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Permanent link (DOI): https://doi.org/10.7939/R31Q0D

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Overstory and understory dynamics of whitebark pine (Pinus albicaulis) ecosystems of northwestern British Columbia Open Access

Descriptions

Other title
Subject/Keyword
Whitebark pine (Pinus albicaulis)
Ecosystem change
Community ecology
Type of item
Thesis
Degree grantor
University of Alberta
Author or creator
Clason, Alana
Supervisor and department
Macdonald, Ellen (Renewable Resources)
Examining committee member and department
Hamann, Andreas (Renewable Resources)
Hik, David (Biological Sciences)
Haeussler, Sybille (Ecosystem Science and Management Program, University of Northern British Columbia)
Department
Department of Renewable Resources
Specialization

Date accepted
2010-09-30T21:59:43Z
Graduation date
2010-11
Degree
Master of Science
Degree level
Master's
Abstract
Whitebark pine (Pinus albicaulis) is declining across its range due to disturbances such as mountain pine beetle and white pine blister rust. In this thesis, I assess the response and vulnerability of whitebark pine ecosystems to multiple stressors and disturbances at the northern edge of P.albicaulis’ range in the Coastal Mountains of British Columbia, Canada. Both the compositional change over time of overstory and understory communities as well as vegetation spatial patterns suggest that different sites or ecosystem types housing whitebark pine may differ in their response to disturbance and stress. Surveys conducted ~ 20 years apart indicate that overstory community change differed between site types following the decline of P. albicaulis over time, while the understory did not change significantly. The spatial pattern of overstory species and understory communities also indicates that site type may be important in determining forest change under ongoing disturbance to whitebark pine.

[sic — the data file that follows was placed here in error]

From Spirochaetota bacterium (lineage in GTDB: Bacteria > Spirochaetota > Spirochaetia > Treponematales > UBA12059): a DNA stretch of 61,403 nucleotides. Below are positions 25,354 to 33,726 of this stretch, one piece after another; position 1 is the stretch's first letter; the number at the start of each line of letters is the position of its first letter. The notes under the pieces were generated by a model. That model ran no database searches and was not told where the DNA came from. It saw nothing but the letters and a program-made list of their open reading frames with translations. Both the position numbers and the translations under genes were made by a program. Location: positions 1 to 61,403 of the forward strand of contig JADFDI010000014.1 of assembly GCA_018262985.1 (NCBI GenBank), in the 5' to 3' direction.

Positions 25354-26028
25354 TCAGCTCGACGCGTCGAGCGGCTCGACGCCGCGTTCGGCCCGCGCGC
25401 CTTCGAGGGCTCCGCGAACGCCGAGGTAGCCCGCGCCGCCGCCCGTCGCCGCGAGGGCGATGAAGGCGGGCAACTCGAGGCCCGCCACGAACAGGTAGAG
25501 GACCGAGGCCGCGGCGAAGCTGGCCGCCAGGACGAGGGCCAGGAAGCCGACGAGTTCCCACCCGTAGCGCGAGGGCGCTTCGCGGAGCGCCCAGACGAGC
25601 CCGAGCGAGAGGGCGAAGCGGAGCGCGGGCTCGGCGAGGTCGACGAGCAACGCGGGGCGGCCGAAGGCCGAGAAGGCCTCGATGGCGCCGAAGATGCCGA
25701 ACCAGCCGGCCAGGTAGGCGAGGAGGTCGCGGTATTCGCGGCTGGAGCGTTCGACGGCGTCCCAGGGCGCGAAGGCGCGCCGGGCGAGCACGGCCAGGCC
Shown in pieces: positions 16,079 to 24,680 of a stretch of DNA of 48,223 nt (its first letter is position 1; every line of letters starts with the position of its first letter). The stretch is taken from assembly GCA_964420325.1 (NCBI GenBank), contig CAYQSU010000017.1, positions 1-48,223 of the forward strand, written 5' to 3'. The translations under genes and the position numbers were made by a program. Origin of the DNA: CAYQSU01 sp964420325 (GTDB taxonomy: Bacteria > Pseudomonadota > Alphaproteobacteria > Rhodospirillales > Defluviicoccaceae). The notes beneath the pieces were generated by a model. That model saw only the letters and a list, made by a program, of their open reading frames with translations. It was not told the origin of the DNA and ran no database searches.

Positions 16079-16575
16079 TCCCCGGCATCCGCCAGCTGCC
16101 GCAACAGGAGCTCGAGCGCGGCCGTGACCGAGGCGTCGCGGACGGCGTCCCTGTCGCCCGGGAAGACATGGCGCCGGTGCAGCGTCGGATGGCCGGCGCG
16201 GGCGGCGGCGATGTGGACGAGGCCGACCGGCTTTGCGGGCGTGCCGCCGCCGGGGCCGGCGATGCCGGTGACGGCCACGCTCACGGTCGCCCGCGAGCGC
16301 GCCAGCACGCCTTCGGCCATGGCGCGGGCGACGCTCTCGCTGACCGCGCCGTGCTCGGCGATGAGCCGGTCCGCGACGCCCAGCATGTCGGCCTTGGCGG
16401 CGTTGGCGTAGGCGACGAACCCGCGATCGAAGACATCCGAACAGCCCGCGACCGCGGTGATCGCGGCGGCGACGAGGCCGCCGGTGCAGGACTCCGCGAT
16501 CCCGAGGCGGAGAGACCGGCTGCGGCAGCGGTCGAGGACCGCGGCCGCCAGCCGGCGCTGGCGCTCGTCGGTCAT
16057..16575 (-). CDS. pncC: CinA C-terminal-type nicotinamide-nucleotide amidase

Language
English
DOI
doi:10.7939/R31Q0D
Rights
Permission is hereby granted to the University of Alberta Libraries to reproduce single copies of this thesis and to lend or sell such copies for private, scholarly or scientific research purposes only. Where the thesis is converted to, or otherwise made available in digital form, the University of Alberta will advise potential users of the thesis of these terms. The author reserves all other publication and other rights in association with the copyright in the thesis and, except as herein before provided, neither the thesis nor any substantial portion thereof may be printed or otherwise reproduced in any material form whatsoever without the author's prior written permission.
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File format: pdf (Portable Document Format)
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File size: 10077854
Last modified: 2015:10:12 13:14:04-06:00
Filename: Clason_Alana_Fall 2010.pdf
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Status message: File header gives version as 1.4, but catalog dictionary gives version as 1.3
File title: Prefatory pages
File author: Alana Clason
Page count: 128
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